It is possible to cast too wide a vision for your corps. When we use a wide-angle lens, we lose sight of the smaller victories of accomplished goals, which are worth celebrating. If our focus is too broad, we lose the trees for the forest. A big vision and high expectations can frustrate our corps people if they feel they aren’t recognized for what we may perceive as the mundane things of Christian faith and practice. This mistake has more to do with only seeing the big picture and neglecting the small steps necessary to reach the broader goals. While seeing the big picture is important, without the details, it will never become reality. Slow down, take your time and acknowledge the small victories with your people.

4.       Set Apart

Lastly, there is such a thing as the wrong kind of “set apart” in officership. Life as an officer is difficult and time consuming. At times, we may become tempted to compartmentalize our lives—“home life” here and “corps life” over there. This can even translate into our work day, when we are pulled in so many directions that all we want is to hole up in our office to avoid people, leading to a perception that the corps officer isn’t accessible and shouldn’t be bothered.

Of course, there are times when you must buckle down and get work done in your office, but don’t make this the standard of your ministry. We must be intentional in getting out of the “set apart” mentality and connecting with people in our corps and community. This mistake will rob you of wonderful fellowship opportunities and limit the impact you could have on those you serve. Carve up your “work” time and your “connection” time. Make sure that neither are neglected, but be aware that the best laid plans will sometimes have to be altered.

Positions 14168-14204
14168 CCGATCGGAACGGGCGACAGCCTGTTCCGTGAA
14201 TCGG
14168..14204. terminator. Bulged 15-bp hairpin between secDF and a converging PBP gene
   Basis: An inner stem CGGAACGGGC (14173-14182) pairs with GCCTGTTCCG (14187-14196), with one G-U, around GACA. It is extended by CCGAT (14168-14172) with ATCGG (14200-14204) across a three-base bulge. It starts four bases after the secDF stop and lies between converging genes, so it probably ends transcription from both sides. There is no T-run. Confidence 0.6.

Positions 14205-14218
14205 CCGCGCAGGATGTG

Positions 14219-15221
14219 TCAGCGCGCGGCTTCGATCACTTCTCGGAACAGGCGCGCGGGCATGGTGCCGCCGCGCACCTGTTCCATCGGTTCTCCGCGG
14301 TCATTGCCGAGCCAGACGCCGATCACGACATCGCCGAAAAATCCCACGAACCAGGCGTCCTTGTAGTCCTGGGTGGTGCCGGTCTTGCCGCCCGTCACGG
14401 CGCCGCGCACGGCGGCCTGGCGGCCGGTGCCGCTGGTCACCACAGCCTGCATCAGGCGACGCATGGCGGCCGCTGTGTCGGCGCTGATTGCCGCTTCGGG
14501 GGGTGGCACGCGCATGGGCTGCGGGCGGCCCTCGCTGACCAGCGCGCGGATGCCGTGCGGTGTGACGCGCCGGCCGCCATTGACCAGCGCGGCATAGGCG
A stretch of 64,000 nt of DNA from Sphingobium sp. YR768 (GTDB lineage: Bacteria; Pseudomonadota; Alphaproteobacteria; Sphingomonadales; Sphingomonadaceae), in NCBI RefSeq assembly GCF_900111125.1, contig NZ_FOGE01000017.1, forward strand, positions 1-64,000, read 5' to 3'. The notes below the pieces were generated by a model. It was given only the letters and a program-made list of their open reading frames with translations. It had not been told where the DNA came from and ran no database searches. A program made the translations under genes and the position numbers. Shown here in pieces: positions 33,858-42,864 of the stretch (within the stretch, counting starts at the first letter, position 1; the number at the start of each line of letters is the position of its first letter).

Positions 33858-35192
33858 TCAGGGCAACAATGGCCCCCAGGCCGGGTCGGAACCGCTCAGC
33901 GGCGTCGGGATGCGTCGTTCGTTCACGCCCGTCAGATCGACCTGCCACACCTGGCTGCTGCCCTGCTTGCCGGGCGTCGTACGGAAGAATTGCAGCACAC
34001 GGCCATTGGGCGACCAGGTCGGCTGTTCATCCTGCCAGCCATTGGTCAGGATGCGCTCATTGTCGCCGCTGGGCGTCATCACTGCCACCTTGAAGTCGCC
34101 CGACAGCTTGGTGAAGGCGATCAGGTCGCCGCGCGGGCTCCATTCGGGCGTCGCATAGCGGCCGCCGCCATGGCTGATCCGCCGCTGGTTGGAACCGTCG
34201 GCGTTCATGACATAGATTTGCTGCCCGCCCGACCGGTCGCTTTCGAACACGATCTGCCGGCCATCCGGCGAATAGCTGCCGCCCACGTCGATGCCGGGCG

These are four common mistakes that leaders can make. Pray for wisdom and discernment as you engage in ministry. Love your people, and be the hope of Christ to those you meet.

Captain Scott Strissel is the corps officer at Evansville Corps and Community Center in Indiana. He is an active blogger and contributor for the purpose of encouraging and challenging the Salvation Army world. Read his blog at

Feature photo: © retrorocket/


On Friday, September 15, 2017, Joe Duncan said:

This is truly inspired thinking. As a young officer, I remember the temptation, sometime which I succumbed to, to do everything myself. As I grew older in my officership, I learned that it is necessary to involve others in every aspect of ministry if the corps was going to grow at all. The people of the corps need to know that the officer genuinely cares for them and the things that they care about and are willing to involve them in the daily workings of the corps. In my last appointment, I made a concerted effort to get my adults to take on leadership roles to draw in people which helped the corps to grow. Last October, I had an opportunity to revisit that corps and found thirty people waiting for Laurie and I to arrive for dinner together. We had been gone for 10 years. I was surprised when one of the ladies said to me "you saved me." Officers do not know the impact that they have on the soldiers, adherents, board members, volunteers and community members Thank you for sharing your thoughts.